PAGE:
A Simple Example - Inverting a Matrix

The following example illustrates how to use the functions in the STATISTICA library of matrix functions to perform some basic matrix operations: Namely, matrix inversion and matrix multiplication:
 

' The following statement will cause all arrays to be

' declared by default as 1-referenced, i.e., the

' first element in an array will be element 1, not 0.

' Note that the matrix and statistical functions

' will work fine with 0-referenced arrays; however,

' it can be confusing to write programs with 0-

' referenced arrays, because many of the matrix

' functions expect arguments based on 1-referenced

' arrays.

Option Base 1

'$include: "*STB.svx"

Sub Main

' Set up two 4 x 4 matrices.

Dim a(4,4) As Double, ainv(4,4) As Double

Dim i As Long, j As Long

' Fill the matrix with random numbers

For i=1 To 4

For j=1 To 4

a(i,j)=Rnd(10)

Next j

Next i

' Display the original matrix.

MatrixDisplay (a, "Original Matrix A")

' Invert the matrix.

MatrixInverse(a,ainv)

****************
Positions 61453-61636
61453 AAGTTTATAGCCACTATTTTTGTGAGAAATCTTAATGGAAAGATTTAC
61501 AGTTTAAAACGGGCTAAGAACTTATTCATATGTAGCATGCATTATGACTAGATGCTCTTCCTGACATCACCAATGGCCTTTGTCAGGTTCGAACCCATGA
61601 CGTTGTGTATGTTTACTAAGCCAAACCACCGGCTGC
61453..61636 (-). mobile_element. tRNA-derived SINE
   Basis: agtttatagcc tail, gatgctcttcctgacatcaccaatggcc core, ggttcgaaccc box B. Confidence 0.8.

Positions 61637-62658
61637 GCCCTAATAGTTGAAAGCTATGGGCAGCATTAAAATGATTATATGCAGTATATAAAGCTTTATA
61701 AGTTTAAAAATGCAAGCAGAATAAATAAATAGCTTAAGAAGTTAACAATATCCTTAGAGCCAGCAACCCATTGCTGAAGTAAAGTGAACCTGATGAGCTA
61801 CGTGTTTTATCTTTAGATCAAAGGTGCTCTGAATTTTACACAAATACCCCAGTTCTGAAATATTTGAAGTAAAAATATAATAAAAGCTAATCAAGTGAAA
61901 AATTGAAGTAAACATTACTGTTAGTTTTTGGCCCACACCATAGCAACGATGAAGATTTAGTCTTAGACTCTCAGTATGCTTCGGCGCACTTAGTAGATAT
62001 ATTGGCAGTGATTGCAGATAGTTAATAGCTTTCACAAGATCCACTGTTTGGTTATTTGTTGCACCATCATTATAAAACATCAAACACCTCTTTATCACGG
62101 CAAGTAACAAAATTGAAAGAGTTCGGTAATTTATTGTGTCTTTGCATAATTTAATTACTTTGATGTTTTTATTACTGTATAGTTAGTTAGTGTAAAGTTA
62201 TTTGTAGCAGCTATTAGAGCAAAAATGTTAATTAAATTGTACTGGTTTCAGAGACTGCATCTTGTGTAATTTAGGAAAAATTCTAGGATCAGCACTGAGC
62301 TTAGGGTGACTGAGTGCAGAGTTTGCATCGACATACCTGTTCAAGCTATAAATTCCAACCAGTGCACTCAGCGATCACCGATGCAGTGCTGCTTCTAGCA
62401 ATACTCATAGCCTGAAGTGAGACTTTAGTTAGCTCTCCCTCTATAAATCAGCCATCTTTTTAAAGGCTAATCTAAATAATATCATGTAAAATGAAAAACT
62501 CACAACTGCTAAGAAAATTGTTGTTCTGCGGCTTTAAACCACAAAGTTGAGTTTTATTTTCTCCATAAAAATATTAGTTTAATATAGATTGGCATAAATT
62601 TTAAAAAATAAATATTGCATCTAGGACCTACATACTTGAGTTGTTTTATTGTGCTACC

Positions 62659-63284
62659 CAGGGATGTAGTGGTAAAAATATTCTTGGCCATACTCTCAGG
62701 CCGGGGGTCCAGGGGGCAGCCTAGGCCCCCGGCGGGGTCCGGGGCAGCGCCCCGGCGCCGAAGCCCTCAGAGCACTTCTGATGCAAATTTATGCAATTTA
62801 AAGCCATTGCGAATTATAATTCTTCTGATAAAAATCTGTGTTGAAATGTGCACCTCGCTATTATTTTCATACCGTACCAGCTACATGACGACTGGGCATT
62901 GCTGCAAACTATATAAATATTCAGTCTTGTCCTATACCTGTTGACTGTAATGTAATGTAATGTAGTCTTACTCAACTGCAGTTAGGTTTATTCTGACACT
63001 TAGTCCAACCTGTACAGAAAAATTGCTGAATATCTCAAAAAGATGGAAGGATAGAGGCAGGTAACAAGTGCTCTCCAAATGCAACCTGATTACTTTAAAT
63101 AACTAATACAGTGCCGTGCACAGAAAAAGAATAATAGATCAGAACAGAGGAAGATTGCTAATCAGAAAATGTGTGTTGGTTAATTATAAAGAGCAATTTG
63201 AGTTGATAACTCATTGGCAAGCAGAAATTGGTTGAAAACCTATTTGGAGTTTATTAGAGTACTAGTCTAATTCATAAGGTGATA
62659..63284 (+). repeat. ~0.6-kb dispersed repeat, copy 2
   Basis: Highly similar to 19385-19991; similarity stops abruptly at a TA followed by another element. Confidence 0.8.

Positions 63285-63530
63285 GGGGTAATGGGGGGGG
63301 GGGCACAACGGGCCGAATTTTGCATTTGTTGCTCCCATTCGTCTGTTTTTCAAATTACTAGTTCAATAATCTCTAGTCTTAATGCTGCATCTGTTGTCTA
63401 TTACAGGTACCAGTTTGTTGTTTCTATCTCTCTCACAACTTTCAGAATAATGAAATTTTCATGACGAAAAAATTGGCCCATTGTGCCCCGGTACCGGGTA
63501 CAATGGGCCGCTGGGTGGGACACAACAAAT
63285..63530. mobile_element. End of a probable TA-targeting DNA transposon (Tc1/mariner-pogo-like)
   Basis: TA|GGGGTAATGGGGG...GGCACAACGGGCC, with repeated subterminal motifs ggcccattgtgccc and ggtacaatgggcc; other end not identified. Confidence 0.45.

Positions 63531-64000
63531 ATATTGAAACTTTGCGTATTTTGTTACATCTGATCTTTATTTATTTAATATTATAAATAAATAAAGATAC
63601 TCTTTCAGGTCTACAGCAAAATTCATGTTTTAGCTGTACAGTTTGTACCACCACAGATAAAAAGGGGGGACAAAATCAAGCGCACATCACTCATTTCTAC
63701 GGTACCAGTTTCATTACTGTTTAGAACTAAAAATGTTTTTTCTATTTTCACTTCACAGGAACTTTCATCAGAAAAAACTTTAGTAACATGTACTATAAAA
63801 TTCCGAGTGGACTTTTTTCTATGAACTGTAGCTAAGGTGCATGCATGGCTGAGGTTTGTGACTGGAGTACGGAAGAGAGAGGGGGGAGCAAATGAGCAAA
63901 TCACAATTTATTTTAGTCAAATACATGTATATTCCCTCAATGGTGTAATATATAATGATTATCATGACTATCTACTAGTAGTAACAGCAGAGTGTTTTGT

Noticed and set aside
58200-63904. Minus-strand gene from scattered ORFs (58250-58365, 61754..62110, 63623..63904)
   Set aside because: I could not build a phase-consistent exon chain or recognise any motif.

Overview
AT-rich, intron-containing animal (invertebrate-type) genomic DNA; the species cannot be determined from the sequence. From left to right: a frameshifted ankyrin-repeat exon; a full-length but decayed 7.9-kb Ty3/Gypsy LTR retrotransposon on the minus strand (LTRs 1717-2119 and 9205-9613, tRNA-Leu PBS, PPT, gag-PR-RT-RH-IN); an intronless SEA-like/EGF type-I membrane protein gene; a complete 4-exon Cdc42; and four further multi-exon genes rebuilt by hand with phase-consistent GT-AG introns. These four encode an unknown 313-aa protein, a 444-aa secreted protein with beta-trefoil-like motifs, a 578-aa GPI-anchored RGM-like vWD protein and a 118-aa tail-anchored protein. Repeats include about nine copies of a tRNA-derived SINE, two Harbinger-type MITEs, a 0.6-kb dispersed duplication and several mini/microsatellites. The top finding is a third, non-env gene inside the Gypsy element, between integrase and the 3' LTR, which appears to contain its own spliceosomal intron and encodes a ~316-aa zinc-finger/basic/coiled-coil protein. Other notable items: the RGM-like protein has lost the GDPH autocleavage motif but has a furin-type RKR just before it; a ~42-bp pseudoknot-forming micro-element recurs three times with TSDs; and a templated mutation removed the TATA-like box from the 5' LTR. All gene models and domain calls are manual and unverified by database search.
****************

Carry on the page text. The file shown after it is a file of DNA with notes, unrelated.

' Display the inverted matrix.

MatrixDisplay(ainv, "A, Inverse")

' Multiply a*a-inverse

MatrixMultiply(a,ainv,a)

MatrixDisplay(a,"A * A-inverse")

'Note that you could also directly call the MatrixObject to access

'these functions.  For example: MatrixObject.MatrixDisplay(a,"A * A-inverse")

End Sub

A few things should be noted. First, be sure to include file STB.svx before making the calls to the matrix library, as shown above; otherwise, the program will not run. Second, the statement Option Base 1 causes all arrays to be created, by default, as 1- referenced arrays. In other words, the first element in arrays can be referenced as element number 1, the second as number 2, etc. If  the Option Base 1 statement is omitted , then by default, arrays are declared as 0-referenced, i.e., the first element in an array is element 0 (zero), the second element is element 1, etc. While it is not necessary that the arrays used in the calls to matrix functions (via the interfaces in STB.SVX) are 1-referenced, it can make writing programs using these functions a little less confusing.